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  Sample back-to-school talking points for educators
 
 
  How you discuss the tragedy will depend on the age of the students. At any age, it’s important to give students a chance to express their feelings and concerns. It’s also critical to re-establish routines that make students feel secure and able to learn.

Release of information:
  • Before releasing any information about victims, ensure it is verified and the family is willing to disclose it publicly.

  • Avoid use of public address systems or large assemblies to make announcements about crisis situations.

  • The school should develop a prepared statement so teachers can give the same information at the same time to all students.

In the classroom:
  • Greet students warmly and welcome them back.

  • Use the prepared statement to provide accurate, factual information about what happened and actions taken.

  • Correct misperceptions and address rumors.

  • Tell students how the school is protecting their safety.

  • Answer questions honestly and empathetically without getting too explicit.

  • Be sensitive to different cultures and how they react to trauma.

  • Tell students how to access counseling support and encourage them to go to adults for help.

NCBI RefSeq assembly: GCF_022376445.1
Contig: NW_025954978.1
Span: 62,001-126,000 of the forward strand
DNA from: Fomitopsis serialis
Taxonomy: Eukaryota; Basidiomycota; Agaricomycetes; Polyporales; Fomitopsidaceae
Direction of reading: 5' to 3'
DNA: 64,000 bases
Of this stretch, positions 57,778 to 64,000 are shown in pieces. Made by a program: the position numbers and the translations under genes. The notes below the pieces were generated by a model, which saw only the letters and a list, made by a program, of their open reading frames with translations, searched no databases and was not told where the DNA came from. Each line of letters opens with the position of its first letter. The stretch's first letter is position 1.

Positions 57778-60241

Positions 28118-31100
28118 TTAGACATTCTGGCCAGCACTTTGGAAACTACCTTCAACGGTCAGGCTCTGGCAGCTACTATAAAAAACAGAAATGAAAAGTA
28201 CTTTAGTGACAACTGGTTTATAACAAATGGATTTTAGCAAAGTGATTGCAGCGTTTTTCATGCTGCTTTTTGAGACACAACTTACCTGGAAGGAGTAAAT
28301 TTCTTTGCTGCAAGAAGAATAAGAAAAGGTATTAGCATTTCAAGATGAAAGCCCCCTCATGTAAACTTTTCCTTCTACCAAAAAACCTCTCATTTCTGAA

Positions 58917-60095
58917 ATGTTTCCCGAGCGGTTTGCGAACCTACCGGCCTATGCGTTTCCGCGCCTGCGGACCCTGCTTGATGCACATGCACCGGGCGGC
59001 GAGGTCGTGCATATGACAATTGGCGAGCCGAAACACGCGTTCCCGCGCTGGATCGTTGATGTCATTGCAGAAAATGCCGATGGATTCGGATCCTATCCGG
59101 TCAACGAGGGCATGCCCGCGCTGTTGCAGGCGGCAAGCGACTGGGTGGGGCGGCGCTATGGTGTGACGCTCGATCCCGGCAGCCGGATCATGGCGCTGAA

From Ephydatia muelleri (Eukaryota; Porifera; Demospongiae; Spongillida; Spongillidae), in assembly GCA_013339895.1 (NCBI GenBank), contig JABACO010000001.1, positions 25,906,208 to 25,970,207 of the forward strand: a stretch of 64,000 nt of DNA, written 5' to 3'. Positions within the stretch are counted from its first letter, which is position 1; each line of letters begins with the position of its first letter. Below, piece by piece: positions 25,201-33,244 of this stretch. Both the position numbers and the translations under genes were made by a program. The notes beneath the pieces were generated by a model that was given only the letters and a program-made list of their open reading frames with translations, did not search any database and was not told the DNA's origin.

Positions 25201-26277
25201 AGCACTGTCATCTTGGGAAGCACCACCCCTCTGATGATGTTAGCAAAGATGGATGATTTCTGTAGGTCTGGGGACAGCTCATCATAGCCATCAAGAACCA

• Talk about their rights and responsibilities with the media.

  • Encourage students to write down or draw their thoughts, feelings and concerns, making sure that the activities are age-appropriate.

  • Ask that students cooperate with law enforcement investigations.

  • Create safe channels for providing information in confidence or anonymously.

Important points to make:
  • We are all sad about what happened at our school.

  • Some of us may feel angry, afraid or guilty. All of these are normal responses to a tragedy. We won’t all feel the same emotions, and that’s normal and OK.

  • None of us is to blame.

  • Each of you is important to me.

  • We need to support each other in this difficult time.

  • If you see someone who needs help, get the student to a responsible adult or tell an adult immediately.

Avoid:
  • Cleaning out a student’s locker or desk and/or removing the student’s artwork or photos too soon. Wait and gauge staff and student readiness.




 
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